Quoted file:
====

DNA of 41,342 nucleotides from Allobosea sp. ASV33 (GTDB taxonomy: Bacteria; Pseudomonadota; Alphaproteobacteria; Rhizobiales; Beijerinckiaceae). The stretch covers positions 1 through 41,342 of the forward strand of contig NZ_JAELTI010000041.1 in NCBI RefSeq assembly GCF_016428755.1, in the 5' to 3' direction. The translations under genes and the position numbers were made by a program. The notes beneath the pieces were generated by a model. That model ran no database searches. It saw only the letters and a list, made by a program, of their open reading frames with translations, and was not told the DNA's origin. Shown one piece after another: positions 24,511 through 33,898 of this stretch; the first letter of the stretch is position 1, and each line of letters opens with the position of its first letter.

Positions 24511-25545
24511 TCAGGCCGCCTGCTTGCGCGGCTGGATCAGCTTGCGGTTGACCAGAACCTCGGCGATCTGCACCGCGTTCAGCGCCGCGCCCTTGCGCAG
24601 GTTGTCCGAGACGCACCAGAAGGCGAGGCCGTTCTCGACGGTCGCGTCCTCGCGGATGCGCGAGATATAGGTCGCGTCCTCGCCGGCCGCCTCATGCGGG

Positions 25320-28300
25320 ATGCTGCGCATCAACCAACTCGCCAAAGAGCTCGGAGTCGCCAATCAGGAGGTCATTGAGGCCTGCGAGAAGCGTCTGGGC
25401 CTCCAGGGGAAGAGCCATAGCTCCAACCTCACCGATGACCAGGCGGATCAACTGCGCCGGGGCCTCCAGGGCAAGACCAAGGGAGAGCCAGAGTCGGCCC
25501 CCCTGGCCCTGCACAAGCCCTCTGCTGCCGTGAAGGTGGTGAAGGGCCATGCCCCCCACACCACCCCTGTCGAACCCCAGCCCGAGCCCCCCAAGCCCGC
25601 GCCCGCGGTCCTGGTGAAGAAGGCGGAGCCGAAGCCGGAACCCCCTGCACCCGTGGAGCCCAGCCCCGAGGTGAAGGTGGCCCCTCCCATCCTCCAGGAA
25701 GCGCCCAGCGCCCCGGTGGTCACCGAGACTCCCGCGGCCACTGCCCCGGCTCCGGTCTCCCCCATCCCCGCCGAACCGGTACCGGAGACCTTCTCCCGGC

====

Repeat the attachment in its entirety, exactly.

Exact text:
DNA of 41,342 nucleotides from Allobosea sp. ASV33 (GTDB taxonomy: Bacteria; Pseudomonadota; Alphaproteobacteria; Rhizobiales; Beijerinckiaceae). The stretch covers positions 1 through 41,342 of the forward strand of contig NZ_JAELTI010000041.1 in NCBI RefSeq assembly GCF_016428755.1, in the 5' to 3' direction. The translations under genes and the position numbers were made by a program. The notes beneath the pieces were generated by a model. That model ran no database searches. It saw only the letters and a list, made by a program, of their open reading frames with translations, and was not told the DNA's origin. Shown one piece after another: positions 24,511 through 33,898 of this stretch; the first letter of the stretch is position 1, and each line of letters opens with the position of its first letter.

Positions 24511-25545
24511 TCAGGCCGCCTGCTTGCGCGGCTGGATCAGCTTGCGGTTGACCAGAACCTCGGCGATCTGCACCGCGTTCAGCGCCGCGCCCTTGCGCAG
24601 GTTGTCCGAGACGCACCAGAAGGCGAGGCCGTTCTCGACGGTCGCGTCCTCGCGGATGCGCGAGATATAGGTCGCGTCCTCGCCGGCCGCCTCATGCGGG

Positions 25320-28300
25320 ATGCTGCGCATCAACCAACTCGCCAAAGAGCTCGGAGTCGCCAATCAGGAGGTCATTGAGGCCTGCGAGAAGCGTCTGGGC
25401 CTCCAGGGGAAGAGCCATAGCTCCAACCTCACCGATGACCAGGCGGATCAACTGCGCCGGGGCCTCCAGGGCAAGACCAAGGGAGAGCCAGAGTCGGCCC
25501 CCCTGGCCCTGCACAAGCCCTCTGCTGCCGTGAAGGTGGTGAAGGGCCATGCCCCCCACACCACCCCTGTCGAACCCCAGCCCGAGCCCCCCAAGCCCGC
25601 GCCCGCGGTCCTGGTGAAGAAGGCGGAGCCGAAGCCGGAACCCCCTGCACCCGTGGAGCCCAGCCCCGAGGTGAAGGTGGCCCCTCCCATCCTCCAGGAA
25701 GCGCCCAGCGCCCCGGTGGTCACCGAGACTCCCGCGGCCACTGCCCCGGCTCCGGTCTCCCCCATCCCCGCCGAACCGGTACCGGAGACCTTCTCCCGGC